iPads, iPad2, Xoom, Playbook, Galaxy… the ever increasing list of tablet devices that are either on the market or soon to hit the market seem to be all some of us can talk about this year. Everyone is determining how these devices can be used in their profession, and the legal industry is no exception. So with all the hype surrounding the tablets, we asked if you were going to jump in with both feet and integrate these tablets into your work process, or if you were just going to sit this one out and stick with your traditional devices (PC’s, laptops, legal pads and pencils…)

Seems that the couple of folks that chimed in this week are sticking to their traditional methods. I also ran across something this week that makes the geek in me interested, and the “cheapness” in me even more happy. There’s a cool way to turn a Barnes & Noble e-reader (Nook-Color) into an Android Tablet. The way this guy does it is simple, no “hacking” or “rooting” necessary, and I don’t think it would even void your warranty with B&N (but, that’s just my opinion and not any type of legal advice… as I may be completely wrong.

Thanks to this week’s contributors. We’ve set up another question at the bottom of this post, so go check it out and feel free to share you perspective with us.

Steven B. Levy
Author, Legal Project Management

You have a false assumption in the subtitle of the question: “”Are you going to be cutting edge…”” Tablets are interesting, but they were cutting edge ten years ago. Apple has made them cool, as is their wont, but they haven’t invented anything new.

I’ll stick to my three-pound netbook, which does most of the real stuff the iPad does — and a lot more, for less money. It’s not as cool, but then again, neither am I. (Just ask my kids!) Long battery life, read books or watch videos, do mail — except ten times as fast, surf the web, etc. Oh, and also run full versions of PowerPoint, Word, Outlook, and the essential OneNote.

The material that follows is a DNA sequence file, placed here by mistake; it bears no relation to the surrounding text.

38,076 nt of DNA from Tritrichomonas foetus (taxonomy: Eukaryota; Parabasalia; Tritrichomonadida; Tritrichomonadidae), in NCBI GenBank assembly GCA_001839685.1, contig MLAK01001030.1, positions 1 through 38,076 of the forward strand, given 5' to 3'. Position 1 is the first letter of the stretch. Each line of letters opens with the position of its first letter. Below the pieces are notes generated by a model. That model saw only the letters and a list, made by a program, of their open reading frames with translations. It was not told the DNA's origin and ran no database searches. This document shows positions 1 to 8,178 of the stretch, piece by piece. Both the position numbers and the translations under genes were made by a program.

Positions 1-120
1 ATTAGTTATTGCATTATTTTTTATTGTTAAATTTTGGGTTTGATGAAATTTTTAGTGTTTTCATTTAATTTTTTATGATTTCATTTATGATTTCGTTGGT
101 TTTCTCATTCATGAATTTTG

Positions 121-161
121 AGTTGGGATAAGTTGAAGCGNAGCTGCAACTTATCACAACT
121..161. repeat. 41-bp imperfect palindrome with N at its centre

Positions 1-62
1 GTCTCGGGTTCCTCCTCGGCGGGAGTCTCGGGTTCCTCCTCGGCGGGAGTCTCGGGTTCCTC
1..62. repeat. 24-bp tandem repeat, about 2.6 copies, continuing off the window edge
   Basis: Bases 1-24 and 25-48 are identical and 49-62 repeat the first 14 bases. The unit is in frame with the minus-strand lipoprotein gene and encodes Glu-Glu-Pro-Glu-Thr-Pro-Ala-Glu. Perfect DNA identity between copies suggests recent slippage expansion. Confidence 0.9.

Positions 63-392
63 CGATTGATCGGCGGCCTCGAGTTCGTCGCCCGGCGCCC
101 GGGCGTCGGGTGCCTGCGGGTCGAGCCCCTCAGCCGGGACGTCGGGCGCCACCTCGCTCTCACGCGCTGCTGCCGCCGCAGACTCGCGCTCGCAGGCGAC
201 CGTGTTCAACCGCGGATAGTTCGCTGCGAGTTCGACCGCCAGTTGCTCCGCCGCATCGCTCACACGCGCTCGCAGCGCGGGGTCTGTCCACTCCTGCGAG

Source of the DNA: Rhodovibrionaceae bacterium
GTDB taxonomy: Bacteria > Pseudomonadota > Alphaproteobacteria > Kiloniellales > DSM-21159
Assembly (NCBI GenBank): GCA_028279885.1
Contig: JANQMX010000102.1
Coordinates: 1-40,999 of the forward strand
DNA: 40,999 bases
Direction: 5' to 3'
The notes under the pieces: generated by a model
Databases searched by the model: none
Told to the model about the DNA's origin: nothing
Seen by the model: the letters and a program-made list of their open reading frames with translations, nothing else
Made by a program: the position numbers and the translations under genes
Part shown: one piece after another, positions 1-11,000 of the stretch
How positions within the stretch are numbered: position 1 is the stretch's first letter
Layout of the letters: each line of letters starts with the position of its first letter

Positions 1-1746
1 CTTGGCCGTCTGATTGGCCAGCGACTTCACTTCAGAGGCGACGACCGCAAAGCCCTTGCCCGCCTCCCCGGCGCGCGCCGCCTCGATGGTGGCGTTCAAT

I like touching stuff to make it happen, but most of what I do involves words, and keyboards are the right tool for “”wording.”” In a few years, when speech-to-text really, really works, maybe I’ll ditch the keyboard — except when I’m working around other people who aren’t paying me to talk and would probably prefer that I didn’t.
Riva Laughlin

I’ll be sitting this craze out. I have a netbook and an ereader, and can’t figure out what a tablet would do for me that these devices don’t already handle. Besides, think of the fingerprints!
Of course, if someone wanted to give me one . . .
Greg Lambert
Cheap Geek

I love my iPad (version 1) and use it for work (mostly email) every day. However, I think I want to try out the Android platform, but don’t want to spend $800 to get one of the fancy models. I may have to try out this way of converting a Nook-Color e-reader into a Honeycomb 3.0 Android Tablet. Looks cool, and doesn’t seem to destroy the Nook-Color’s base e-reader operating system as it boots off a flashdrive.

Next Week’s Elephant Post Question:

Will “Change” Kill More Law Firms This Year?

The BigLaw firm, Howrey, announced today that it will dissolve on March 15th (that’s before the next Elephant Post even goes out!!) In an interesting interview, Howrey’s CEO, Robert Ruyak, mentioned that BigLaw Partners have very little tolerance for “change” and that some of the new ways of conducting business (Client push back on billable hours through Alternative Fee Arrangements, outsourcing of e-discovery to cheaper vendors) led to the reduction in profits for Howrey, which lead to partner’s jumping ship (free agency), and the vicious circle continued until Howrey could no longer survive.

Howrey’s tale isn’t necessarily all that unusual for BigLaw firms. So our question this week is whether you think the Howrey tale is going to stop here, or is this a sign of how firms that don’t adapt are going to end up with the same result. Are there other issues of “change” that are occurring in the market that may cause additional pains for BigLaw? Let us know what you think!